4 Career Tips for Older Job Seekers

oldguyJob-searching when you’re close to retirement isn’t easy. Here’s how to take age out of the equation.

Author: Maurie Backman
Source: USA Today

Navigating the job market can be tricky, regardless of what stage you’re at in your career. But there’s no question that older job seekers — namely, those within five to 10 years of retirement — have unique challenges to deal with.

Let’s face it: Though age shouldn’t, in theory, play a role in a company’s hiring decision, the fact of the matter is that businesses often sink countless hours and money into onboarding new employees and bringing them up to speed. Unfair as it may seem, it’s understandable that a company might naturally prefer to invest in a 45-year-old, who, conceivably, could stay put another 20 years, over a 62-year-old, who might be planning to retire within 36 months.

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When Taking a New Job, There’s a Second Contract You Should Be Writing

familyAuthor: Neil Parischa
Source: The Muse

“Congratulations, Neil!”

I was sitting across from an HR exec at Walmart a few years ago. His hand was outstretched, and on the desk in front of us was a crisp sheet of paper spelling out all the terms of my new promotion. I shook his hand and left doing mental cartwheels down the hall.

This was it! The dream job: more money, bigger team, fancier title, more interesting work.

And more total work, too. A few more meetings. A few more hours. A few more business trips. A bigger job means bigger responsibilities, which would probably mean dedicating more time and effort overall—that’s just how promotions work, I inwardly shrugged.

Promotion letter in hand, I popped my head into the office of one of my mentors at the company: “Guess what! I got the big promotion.”

“Congratulations!” he said. “Are you going to accept it?”

What did he mean, Was I going to accept it?

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5 Tips for Achieving a Career You Love

lovecareerAuthor: Ashley Stahl
Source: Forbes

Clients come to me for a variety of different reasons: they want to make more money, they’re unhappy at their current job, they want to relocate, or they want to completely change careers. Regardless of their main motivation for seeking my mentorship, I believe that in my line of work, the ultimate goal is helping clients achieve what I have termed the “trifecta career,” one that: (1) aligns with who they are, (2) makes them great money, and (3) has an impact on the world.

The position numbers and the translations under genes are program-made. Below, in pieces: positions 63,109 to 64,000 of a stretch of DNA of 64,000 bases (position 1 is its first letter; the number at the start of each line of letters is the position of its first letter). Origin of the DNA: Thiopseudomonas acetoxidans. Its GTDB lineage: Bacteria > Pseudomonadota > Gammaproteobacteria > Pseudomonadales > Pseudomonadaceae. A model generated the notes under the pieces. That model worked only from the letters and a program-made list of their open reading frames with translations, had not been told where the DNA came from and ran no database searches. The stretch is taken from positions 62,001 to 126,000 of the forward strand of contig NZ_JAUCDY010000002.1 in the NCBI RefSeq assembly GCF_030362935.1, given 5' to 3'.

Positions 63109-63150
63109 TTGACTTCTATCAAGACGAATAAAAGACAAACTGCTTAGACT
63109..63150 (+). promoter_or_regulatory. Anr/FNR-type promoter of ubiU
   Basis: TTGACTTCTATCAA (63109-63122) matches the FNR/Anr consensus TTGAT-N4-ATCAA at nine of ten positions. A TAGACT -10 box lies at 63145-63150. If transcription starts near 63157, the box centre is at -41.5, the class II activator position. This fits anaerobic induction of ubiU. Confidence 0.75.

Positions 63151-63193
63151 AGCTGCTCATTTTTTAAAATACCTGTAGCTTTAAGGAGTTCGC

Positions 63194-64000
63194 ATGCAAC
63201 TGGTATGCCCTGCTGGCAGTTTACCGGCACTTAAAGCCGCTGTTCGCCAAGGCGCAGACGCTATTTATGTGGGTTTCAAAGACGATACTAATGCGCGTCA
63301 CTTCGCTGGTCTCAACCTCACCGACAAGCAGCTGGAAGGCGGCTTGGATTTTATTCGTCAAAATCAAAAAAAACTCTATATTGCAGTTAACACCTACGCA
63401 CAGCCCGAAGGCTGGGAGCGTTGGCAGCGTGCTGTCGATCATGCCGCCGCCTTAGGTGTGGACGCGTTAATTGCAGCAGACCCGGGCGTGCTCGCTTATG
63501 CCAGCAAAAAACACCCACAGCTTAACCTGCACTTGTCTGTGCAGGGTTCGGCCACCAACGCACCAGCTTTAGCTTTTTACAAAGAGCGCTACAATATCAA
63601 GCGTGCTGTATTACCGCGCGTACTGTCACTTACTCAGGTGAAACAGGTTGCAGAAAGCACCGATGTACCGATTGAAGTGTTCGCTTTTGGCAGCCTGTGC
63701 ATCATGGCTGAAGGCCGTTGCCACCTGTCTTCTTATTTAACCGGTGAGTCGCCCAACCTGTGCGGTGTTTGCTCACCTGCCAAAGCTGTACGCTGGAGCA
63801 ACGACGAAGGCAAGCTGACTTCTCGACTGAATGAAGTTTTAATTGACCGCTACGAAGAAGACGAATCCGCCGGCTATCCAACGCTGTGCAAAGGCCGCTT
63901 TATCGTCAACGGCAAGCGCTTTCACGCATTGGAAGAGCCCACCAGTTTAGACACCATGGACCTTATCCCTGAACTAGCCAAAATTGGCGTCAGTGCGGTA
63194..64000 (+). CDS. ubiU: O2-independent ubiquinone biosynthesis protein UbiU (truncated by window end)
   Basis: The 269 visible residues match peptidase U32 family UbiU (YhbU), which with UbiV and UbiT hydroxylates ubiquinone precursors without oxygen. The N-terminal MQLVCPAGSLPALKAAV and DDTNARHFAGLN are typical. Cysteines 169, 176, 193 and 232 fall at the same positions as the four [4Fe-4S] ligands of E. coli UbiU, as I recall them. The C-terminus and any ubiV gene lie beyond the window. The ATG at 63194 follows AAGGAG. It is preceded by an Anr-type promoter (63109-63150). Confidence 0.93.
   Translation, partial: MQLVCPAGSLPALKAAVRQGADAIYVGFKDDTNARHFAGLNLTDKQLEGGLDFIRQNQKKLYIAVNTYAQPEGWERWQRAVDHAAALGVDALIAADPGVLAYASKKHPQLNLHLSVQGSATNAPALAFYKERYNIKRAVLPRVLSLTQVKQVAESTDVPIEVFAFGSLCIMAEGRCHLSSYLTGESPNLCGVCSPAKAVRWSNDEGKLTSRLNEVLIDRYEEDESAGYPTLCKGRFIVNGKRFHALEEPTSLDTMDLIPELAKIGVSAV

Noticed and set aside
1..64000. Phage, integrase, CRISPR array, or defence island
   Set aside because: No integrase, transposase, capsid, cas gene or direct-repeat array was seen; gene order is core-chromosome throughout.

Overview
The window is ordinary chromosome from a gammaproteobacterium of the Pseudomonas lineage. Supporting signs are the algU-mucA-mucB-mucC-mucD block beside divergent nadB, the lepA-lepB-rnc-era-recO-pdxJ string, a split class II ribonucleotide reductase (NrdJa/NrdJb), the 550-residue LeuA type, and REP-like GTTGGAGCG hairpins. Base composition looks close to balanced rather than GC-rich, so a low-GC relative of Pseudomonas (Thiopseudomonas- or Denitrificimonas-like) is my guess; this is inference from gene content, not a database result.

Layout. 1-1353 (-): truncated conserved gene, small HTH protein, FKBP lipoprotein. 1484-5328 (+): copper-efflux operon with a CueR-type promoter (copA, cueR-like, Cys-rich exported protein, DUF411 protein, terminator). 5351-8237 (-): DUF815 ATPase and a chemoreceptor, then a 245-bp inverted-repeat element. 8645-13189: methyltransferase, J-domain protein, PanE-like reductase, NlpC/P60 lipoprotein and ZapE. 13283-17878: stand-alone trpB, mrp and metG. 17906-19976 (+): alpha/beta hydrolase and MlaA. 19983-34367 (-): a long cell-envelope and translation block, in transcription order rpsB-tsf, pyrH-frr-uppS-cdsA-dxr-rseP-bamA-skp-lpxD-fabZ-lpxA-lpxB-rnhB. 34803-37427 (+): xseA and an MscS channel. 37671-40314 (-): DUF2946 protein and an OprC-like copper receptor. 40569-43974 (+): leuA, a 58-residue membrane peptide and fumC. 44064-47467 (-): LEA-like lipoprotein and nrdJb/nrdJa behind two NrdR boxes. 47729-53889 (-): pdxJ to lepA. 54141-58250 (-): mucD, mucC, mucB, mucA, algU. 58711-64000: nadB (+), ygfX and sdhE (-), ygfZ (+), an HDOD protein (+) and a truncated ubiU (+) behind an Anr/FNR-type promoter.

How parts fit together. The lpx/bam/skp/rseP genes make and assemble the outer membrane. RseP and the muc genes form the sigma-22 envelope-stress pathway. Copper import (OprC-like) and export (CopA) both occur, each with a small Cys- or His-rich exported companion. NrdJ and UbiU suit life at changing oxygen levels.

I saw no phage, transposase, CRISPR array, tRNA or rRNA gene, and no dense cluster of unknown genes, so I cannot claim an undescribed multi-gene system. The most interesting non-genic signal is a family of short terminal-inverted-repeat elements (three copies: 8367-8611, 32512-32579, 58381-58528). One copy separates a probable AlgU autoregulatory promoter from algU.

A weighty goal to aspire to, I know… Yet it’s incredibly doable.

And trust me, even in my own career I’ve struggled at times with finding the right balance. But I believe wholeheartedly that it’s possible for everyone, regardless of your age, industry, or background.

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4 Ways to Stop Being Taken Advantage of at Work


Author: Patricia Thompson
Source: The Daily Muse

Have you ever found yourself in the middle of an activity at work that you really wished you hadn’t agreed to? Maybe you ended up joining the company softball team, even though you hate sports and are embarrassed by your inability to throw in a straight line.

Perhaps you became the organizer of all of the office birthday parties, because no one else would do it. Or, maybe you picked up the slack yet again, and ended up staying late for a colleague who begged you to help him to finish a project at the last minute.

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10 Things to Add to Your Resume, and 10 to Remove Immediately

960x0Author: Liz Ryan
Source: Forbes

Most people don’t like their resumes. I don’t blame them! Most resumes are weak. They are boring, and they all sound alike.

Most resumes are lame because they are written in an awful language that’s only used for resumes and company policy memos. I call this language Corporate Zombie Speak. It is dry and formal. It sucks the power out of your story.

You are not a “results-oriented professional with a bottom-line orientation.” You are a unique, amazing person — but your power will never across in your resume as long as you brand yourself like every other battle drone in the fleet.

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Assessing A New Company’s Culture and How You’ll Fit In

Interracial Men & Women Business TeamAuthor: Susan Hoffman
Source: onlinecareertips.com

Cultural fit is a sought-after quality by many employers. Every year, articles are published about how to evaluate the cultural fit of job candidates and what qualities are sought in those people.

When a potential employer brings you in for one or more on-site interviews, he or she already thinks that you have the skills necessary for the job. Your on-site interviews then become a way to dig deeper into your skills and gauge your cultural fit.

But as someone who’s hunting for a job, how do you know if the company culture will fit YOU?

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How and Why to Create a 5 Year Plan

5yearAuthor: Bill Mccool
Source: The Daily Muse

We’ve all been there before.

You finally landed an interview for your dream job. You did your research on the company, you wore your best outfit, avoided nervously fidgeting with your hands during the interview… but then they asked you that dreaded question:

Where do you see yourself in the next five years?

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